In [5]: norm.vmax
Out[5]: 10

This behavior is as described in the docstring.

The one potentially confusing aspect that I see at the moment is that the Normalize class does not distinguish between explicit vmin, vmax, and the values that it calculates via its autoscale_None method when called. As soon as a None is replaced by an actual value, whether by being set explicitly or by autoscaling, the replacement is permanent. Perhaps this should be made explicit in the docstring. The docstrings could be re-arranged to clarify the roles of the class initializer and its __call__ method.

Eric

···

On 2012/07/28 10:17 PM, Jeffrey Spencer wrote:

Think I figured out an actual bug in the function: colors.Normalize().

The behavior states that if vmin or vmax is passed in as None it should
take the minimum or maximum value respectively.

If only one value is passed into the function, both values are
overwritten to the min and max instead of just the one that is not
passed in. So the only case where it sets the limits is if both vmin and
vmax are passed to the function. Is this the desired behavior because
from the docstring it seems this is incorrect.

Cheers,
Jeff

Eric,

Normalize appears to be working correctly and as you stated above but when passed into contourf appears to have inconsistent results not following the docstring by allowing the value to change.

Quick examples:

X, Y = meshgrid(arange(20),arange(20))

Z = arange(20*20)

Z = Z.reshape(20,20)

norm = colors.Normalize(vmin=200,vmax=None)

print norm.vmin

fig = figure(10)

ax = fig.add_subplot(111)

surf = ax.contourf(X,Y,Z, 100, cmap=matplotlib.cm.jet, norm = norm)

This vmin has no effect where if you pass in:

X, Y = meshgrid(arange(20),arange(20))

Z = arange(20*20)

Z = Z.reshape(20,20)

norm = colors.Normalize(vmin=200,vmax=Z.max())

print norm.vmin

fig = figure(10)

ax = fig.add_subplot(111)

surf = ax.contourf(X,Y,Z, 100, cmap=matplotlib.cm.jet, norm = norm)

it has the desired effect.

Let me know if this is correct or I’m missing something here.

Cheers,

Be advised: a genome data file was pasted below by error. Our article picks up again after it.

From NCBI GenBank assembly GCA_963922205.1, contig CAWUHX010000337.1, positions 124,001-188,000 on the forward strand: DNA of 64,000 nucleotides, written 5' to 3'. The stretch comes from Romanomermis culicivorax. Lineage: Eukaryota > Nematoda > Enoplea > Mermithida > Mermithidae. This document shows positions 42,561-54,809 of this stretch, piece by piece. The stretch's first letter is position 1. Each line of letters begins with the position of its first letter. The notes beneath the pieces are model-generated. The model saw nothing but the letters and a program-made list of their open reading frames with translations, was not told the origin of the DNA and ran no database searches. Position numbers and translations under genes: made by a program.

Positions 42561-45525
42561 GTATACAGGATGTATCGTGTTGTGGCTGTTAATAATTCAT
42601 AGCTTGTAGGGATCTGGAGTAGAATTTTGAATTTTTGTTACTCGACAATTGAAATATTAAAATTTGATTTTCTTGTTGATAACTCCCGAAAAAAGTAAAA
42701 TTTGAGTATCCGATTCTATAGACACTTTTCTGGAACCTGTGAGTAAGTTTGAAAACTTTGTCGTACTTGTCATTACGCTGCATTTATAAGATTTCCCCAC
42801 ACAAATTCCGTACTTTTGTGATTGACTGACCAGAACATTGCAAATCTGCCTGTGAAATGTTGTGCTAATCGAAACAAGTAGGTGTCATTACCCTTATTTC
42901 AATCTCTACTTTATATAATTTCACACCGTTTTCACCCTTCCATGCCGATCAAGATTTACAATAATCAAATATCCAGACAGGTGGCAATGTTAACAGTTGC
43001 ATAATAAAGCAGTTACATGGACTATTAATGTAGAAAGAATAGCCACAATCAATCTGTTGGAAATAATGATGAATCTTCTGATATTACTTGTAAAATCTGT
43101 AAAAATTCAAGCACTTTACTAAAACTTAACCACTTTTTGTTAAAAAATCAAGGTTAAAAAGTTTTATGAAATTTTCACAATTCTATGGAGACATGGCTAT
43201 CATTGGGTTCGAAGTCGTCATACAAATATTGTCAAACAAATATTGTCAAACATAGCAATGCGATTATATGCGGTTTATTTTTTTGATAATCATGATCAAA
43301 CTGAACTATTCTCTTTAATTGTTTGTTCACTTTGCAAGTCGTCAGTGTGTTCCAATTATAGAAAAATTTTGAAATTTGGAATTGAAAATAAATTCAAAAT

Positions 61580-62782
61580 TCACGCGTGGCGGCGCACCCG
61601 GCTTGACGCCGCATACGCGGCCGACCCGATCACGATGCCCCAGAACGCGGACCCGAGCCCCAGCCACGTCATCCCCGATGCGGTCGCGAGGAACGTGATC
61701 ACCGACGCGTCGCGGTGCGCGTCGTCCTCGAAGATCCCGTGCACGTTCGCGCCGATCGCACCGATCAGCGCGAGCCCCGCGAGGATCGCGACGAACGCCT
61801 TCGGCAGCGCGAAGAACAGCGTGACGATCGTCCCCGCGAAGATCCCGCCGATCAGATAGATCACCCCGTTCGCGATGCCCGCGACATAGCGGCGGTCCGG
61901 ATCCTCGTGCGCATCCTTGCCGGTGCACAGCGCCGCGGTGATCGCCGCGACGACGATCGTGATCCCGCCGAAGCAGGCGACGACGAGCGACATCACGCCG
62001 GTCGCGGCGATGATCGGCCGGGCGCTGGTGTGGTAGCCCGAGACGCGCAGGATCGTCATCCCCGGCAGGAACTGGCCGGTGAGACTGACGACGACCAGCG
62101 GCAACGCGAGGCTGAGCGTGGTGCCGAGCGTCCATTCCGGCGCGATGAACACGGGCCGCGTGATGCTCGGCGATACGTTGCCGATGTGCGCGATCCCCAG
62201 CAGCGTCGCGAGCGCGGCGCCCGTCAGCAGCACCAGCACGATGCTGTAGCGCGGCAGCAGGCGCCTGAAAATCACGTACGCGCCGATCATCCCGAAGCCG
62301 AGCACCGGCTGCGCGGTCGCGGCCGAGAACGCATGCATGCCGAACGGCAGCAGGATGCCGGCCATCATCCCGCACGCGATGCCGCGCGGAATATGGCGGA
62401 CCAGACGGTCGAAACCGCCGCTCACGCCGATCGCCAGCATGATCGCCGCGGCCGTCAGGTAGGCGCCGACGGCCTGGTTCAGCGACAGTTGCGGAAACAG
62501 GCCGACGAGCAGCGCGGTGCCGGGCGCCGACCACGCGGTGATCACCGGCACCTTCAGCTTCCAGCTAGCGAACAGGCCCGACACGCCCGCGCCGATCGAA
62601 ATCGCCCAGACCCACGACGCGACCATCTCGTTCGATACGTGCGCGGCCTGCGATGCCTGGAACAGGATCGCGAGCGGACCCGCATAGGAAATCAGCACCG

Jeff

···

On Mon, Jul 30, 2012 at 12:32 AM, Eric Firing <efiring@…202…> wrote:

On 2012/07/28 10:17 PM, Jeffrey Spencer wrote:

Think I figured out an actual bug in the function: colors.Normalize().

The behavior states that if vmin or vmax is passed in as None it should

take the minimum or maximum value respectively.

If only one value is passed into the function, both values are

overwritten to the min and max instead of just the one that is not

passed in. So the only case where it sets the limits is if both vmin and

vmax are passed to the function. Is this the desired behavior because

from the docstring it seems this is incorrect.

Cheers,

Jeff

Jeff,

I don’t see it, so you need to provide an actual example. Here is what happens (in ipython --pylab) when I try to reproduce what it sounds like you are describing:

In [2]: norm = Normalize(vmax=10)

In [3]: norm([-10, 10, 20])

Out[3]:

masked_array(data = [ 0. 1. 1.5],

         mask = False,

   fill_value = 1e+20)

In [4]: norm.vmin

Out[4]: -10.0

In [5]: norm.vmax

Out[5]: 10

This behavior is as described in the docstring.

The one potentially confusing aspect that I see at the moment is that the Normalize class does not distinguish between explicit vmin, vmax, and the values that it calculates via its autoscale_None method when called. As soon as a None is replaced by an actual value, whether by being set explicitly or by autoscaling, the replacement is permanent. Perhaps this should be made explicit in the docstring. The docstrings could be re-arranged to clarify the roles of the class initializer and its call method.

Eric

You are correct. Contour and contourf are respecting vmin, vmax that have been set in the norm only if both have been set, so that it is fully scaled. I think that changing this to respect a single preset vmin or vmax would be reasonable.

Eric

···

On 2012/07/29 5:13 AM, Jeffrey Spencer wrote:

Eric,

Normalize appears to be working correctly and as you stated above but
when passed into contourf appears to have inconsistent results not
following the docstring by allowing the value to change.